June 29, 2016 | BY: LILLIAN SCHULZ
On Wednesday, June 29, 2016, European Union Commissioner for Trade, Cecilia Malmström, of the European Commission, addressed the Washington, D.C. trade community at the Atlantic Council. The Commissioner discussed the current status of the Transatlantic Trade and Investment Partnership (TTIP) negotiations between the European Union (EU) and the United States. Her remarks were followed by a panel discussion which featured Ms. Laura Lane, President of Global and Public Affair at UPS, Mr. Richard Trumka, President of the American Federation of Labor and Congress of Industrial Organizations, along with Commissioner Malmström. The event was moderated by Mr. Joe Schatz, Editor of Politico Pro’s Europe Brief.
Commissioner Malmström focused her remarks on the status of the TTIP negotiations and the obstacles to closing the prospective deal. She addressed concerns over the potential implications to TTIP after the United Kingdom European Union Membership Referendum, which decided on whether or not the U.K. would remain or leave the EU. Eventually, the end result of the Referendum was for the U.K. to leave the EU—coined by many as the “Brexit.” The Commissioner affirmed that the EU is “committed to this trade agenda…the Brits are still with us,” strongly asserting that, “yes, TTIP will survive Brexit.” She went on to explain that for the “Brexit” to become a reality, the government of the U.K. would have to invoke Article 50 of the Lisbon Treaty, the formal legal process of leaving the EU. Until that point, the European Commission will continue to negotiate on behalf of all of its 28 member states, including the U.K. She emphasized that the TTIP negotiations have in no way lost grounding after the “Brexit” vote, but instead, they have become more imperative.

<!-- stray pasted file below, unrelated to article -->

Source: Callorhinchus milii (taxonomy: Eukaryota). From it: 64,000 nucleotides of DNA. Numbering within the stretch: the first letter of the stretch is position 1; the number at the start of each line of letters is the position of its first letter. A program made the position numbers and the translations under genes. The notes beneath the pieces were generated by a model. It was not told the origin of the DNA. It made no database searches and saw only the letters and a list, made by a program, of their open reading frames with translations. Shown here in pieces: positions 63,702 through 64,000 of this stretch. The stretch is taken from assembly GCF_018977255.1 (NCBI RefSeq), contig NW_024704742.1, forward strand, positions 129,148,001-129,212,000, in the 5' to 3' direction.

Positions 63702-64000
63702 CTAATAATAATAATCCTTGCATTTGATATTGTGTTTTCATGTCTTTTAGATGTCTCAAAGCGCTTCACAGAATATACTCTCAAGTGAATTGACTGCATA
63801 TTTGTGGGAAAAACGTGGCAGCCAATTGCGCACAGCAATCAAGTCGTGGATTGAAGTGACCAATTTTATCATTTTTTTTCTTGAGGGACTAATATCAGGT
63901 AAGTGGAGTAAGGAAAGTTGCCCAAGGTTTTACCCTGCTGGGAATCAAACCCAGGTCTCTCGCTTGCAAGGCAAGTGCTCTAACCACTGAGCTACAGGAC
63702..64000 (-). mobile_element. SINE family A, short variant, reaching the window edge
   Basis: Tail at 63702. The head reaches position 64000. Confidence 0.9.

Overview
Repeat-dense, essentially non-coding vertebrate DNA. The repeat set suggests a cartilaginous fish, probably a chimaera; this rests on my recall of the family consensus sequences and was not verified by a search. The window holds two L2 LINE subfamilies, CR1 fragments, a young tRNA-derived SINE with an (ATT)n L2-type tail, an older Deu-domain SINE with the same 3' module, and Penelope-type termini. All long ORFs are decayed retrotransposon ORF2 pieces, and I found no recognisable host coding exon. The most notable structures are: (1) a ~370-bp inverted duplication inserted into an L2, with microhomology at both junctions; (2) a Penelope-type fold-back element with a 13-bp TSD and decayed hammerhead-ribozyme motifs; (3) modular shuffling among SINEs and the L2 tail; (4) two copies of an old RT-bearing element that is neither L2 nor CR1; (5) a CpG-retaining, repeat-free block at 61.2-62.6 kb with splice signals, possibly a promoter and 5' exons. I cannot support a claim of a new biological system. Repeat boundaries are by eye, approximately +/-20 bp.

Commissioner Malmström stressed that the uniqueness of the US and EU’s relationship is why the TTIP is unlike other trade agreements. The trade partnership builds off similar political beliefs, values and shared history to strengthen the friendship as allies, she emphasized. The conversations around the TTIP are “focused on preserving our identity, and also the way in how we choose to regulate our societies and economies.” Uniting the US and EU now, to redefine the rules of trade, would mean that future global players will have to abide by the provisions that the TTIP can set in place.
As the event shifted to the panel discussion, differing perspectives were brought up in regard to the TTIP negotiations. Richard Trumpka voiced concerns over the impacts of the TTIP on labor and industry stating that “the question isn’t about to trade or to not trade, it’s what are the regulations, and who benefits.” Commissioner Malmström addressed this concern by adding that “[the EU and US] want TTIP to have the most ambitious provisions ever in labor and environment.” Mr. Trumpka expanded the discussion explaining that, “workers are a little skeptical about [TTIP], but if there was ever a chance to get [trade deals] right, this is the chance.” Laura Lane, of UPS, added that “it is in our interest to have US and EU set standards that the rest of the world will follow.” The overall tone of the panel discussion on TTIP was skeptical but optimistic. Commissioner Malmström closed the event with the assertion that, “now it is time to turn these proposals into commitments.”